Green Rejoins an Old Friend
Friday, June 29, 2007
NEW YORK, June 28 -- Jeff Green and Kevin Durant are friends, having grown up as basketball players together in Prince George's County. Now, the two All-Mets will be teammates with the Seattle SuperSonics.
Seattle, as expected, selected Durant -- from Suitland, Montrose Christian and the University of Texas -- with the second overall pick of the NBA draft on Thursday night. Minutes later, Green -- of Hyattsville, Northwestern and Georgetown -- was selected by the Boston Celtics with the fifth pick, but was then sent west.
The Celtics traded Green, Delonte West (another All-Met from Prince George's County) and Wally Szczerbiak to the Sonics in exchange for Ray Allen. Boston also received Seattle's 35th overall pick, which was LSU forward Glen Davis.
"I've seen [Durant] play, but I've never really had the chance to play with him," Green said. "Now I do, and it's under the NBA microscope. It's going to be fun -- he's a great talent."
It was not a surprise that Boston traded away the fifth pick -- that had been rumored for days -- but the Sonics' end of the deal was a bit of a surprise. Seattle was not one of the six teams that conducted a private workout for Green, while the Celtics saw Green at least twice. Georgetown Coach John Thompson III first heard about the possibility of Green going to Seattle around 6 p.m. on Thursday, as he was on his way to Madison Square Garden.
"Our staff felt like Jeff would be a tremendous complement to Kevin," Sonics General Manager Sam Presti said on the team's Web site. "He's a player that doesn't need the ball to be effective. He's a tremendous facilitator and passer. He's got a great acumen for the game and playing in the system that he has, I think, has probably contained him a little bit."
The Sonics now have a trio of players who can play both small and power forward: Green, Durant and potential free agent Rashard Lewis. Green, the Big East player of the year, is an unselfish player who can also score; he averaged 14.3 points, 6.4 rebounds and 3.2 assists and led the Hoyas to the Final Four.
Seattle is "going to be tough to guard, with three 6-9 guys who can do everything: shoot, pass, defend," Green said. "It's going to make things easier for each other so I'm really looking forward to it."
Green was sharply dressed in a black suit, and his family -- mother Felicia Akingube, father Jeff Green Sr. and older sister Mia Young -- sat at a table in the middle of the greenroom along with Thompson and agent David Falk.
When his name was announced, he hugged and kissed his mother and embraced his father, who put on a Celtics cap. Akingube wept openly, and later said that it was the most exciting thing she had ever been through -- strong words, considering that she watched her son hit three game-winning shots, earn most outstanding player honors at both the Big East tournament and NCAA East regional, and play in the Final Four this year.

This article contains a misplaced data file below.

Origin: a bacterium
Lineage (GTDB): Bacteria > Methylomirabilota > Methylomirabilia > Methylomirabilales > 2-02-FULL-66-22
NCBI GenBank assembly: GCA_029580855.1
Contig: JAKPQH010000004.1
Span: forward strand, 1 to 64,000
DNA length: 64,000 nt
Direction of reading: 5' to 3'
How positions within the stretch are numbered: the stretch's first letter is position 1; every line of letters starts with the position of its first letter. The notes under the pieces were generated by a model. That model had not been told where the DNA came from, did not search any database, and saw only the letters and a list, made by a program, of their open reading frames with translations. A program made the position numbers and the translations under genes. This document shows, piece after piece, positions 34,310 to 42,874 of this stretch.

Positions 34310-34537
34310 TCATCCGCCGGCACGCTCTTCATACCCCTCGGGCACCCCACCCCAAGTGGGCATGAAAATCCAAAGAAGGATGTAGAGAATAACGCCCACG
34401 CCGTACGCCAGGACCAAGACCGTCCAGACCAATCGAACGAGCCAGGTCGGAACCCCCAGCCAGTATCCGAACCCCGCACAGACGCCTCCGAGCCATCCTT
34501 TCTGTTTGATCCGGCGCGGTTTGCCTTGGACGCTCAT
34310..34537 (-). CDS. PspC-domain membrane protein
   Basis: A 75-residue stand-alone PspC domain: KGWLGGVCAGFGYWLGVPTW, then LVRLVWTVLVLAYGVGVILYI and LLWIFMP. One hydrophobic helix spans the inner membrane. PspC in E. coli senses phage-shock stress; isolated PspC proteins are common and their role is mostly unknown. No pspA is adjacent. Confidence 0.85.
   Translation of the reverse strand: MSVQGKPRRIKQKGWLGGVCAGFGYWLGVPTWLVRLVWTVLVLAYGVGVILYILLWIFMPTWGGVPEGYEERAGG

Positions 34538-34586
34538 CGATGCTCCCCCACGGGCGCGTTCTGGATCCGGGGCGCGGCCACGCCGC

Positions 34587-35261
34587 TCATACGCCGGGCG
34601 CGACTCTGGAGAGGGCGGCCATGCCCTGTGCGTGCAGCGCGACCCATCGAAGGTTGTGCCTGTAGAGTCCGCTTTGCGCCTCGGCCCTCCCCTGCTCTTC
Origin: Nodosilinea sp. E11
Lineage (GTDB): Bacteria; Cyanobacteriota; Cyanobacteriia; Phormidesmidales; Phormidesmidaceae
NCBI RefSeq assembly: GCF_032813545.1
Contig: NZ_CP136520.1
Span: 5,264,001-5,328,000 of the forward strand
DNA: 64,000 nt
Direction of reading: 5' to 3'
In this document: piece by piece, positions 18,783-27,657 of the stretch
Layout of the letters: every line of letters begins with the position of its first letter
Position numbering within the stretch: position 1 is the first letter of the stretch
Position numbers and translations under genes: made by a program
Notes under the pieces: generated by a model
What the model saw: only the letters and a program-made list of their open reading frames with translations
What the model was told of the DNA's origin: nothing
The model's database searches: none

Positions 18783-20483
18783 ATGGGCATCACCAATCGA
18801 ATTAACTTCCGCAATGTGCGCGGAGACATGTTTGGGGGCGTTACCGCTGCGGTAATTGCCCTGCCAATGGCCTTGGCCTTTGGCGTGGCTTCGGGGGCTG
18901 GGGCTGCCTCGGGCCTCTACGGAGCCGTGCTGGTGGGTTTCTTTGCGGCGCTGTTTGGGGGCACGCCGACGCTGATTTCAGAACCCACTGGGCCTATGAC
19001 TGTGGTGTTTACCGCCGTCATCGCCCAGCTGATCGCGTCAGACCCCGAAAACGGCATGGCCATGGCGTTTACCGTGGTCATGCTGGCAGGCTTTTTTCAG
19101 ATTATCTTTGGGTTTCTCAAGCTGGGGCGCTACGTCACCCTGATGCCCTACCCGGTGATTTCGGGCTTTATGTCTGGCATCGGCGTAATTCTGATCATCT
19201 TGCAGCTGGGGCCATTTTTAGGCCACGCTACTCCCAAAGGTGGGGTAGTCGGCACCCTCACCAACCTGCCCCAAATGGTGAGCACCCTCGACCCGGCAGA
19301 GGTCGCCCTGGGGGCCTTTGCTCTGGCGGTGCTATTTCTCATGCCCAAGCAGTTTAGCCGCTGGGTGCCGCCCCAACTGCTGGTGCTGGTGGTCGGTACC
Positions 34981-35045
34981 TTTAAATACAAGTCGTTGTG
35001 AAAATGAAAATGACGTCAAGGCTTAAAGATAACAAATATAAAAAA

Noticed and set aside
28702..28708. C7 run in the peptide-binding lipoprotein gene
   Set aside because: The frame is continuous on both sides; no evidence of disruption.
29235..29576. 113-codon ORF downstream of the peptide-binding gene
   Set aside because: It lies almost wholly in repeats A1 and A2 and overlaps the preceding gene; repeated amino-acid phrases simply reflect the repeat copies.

"Of course I cried. I think that's three years of emotional stress," Akingube said. "It all came out when he got up and hugged me and I knew right then and there that my baby was going to the N-B-A!"
Green is the 10th Hoya to be selected in the first round of the draft, and the first since Mike Sweetney (Oxon Hill) was taken ninth overall by the New York Knicks in 2003.
"As a coach, when you look at someone that's put in the work, that has believed in what we're doing and how we're doing it. . . . Forget John Thompson, forget Georgetown -- I'm excited for Jeff and his family," Thompson said.
Green will clearly be missed by Georgetown fans, and not just for what he did on the court. His mother -- decked out in her son's No. 32 jersey -- was an enthusiastic and popular presence at all of his games, home and away, and she vowed to continue to support the Hoyas in person. But she'll have to buy a new jersey and travel a little farther to cheer for her son.
"Where there's a will, there's a way," she said. "As long as Jeff's happy, I'm happy. That's all that matters."
Green didn't have to wait as long as Maryland guard D.J. Strawberry to hear his name called; Strawberry was the penultimate pick (59th), going to the Phoenix Suns around midnight.
But more than three hours passed between the time when Green shook Commissioner David Stern's hand as the fifth pick and when the trade was officially announced and Green entered the interview room. In the interim, he sat in a room and greeted the other draft picks.
"It's very emotional," Green said. "It's something I've been wanting to happen since I was young, and finally for it to be here is a blessing. I'm very excited and ready to get it started."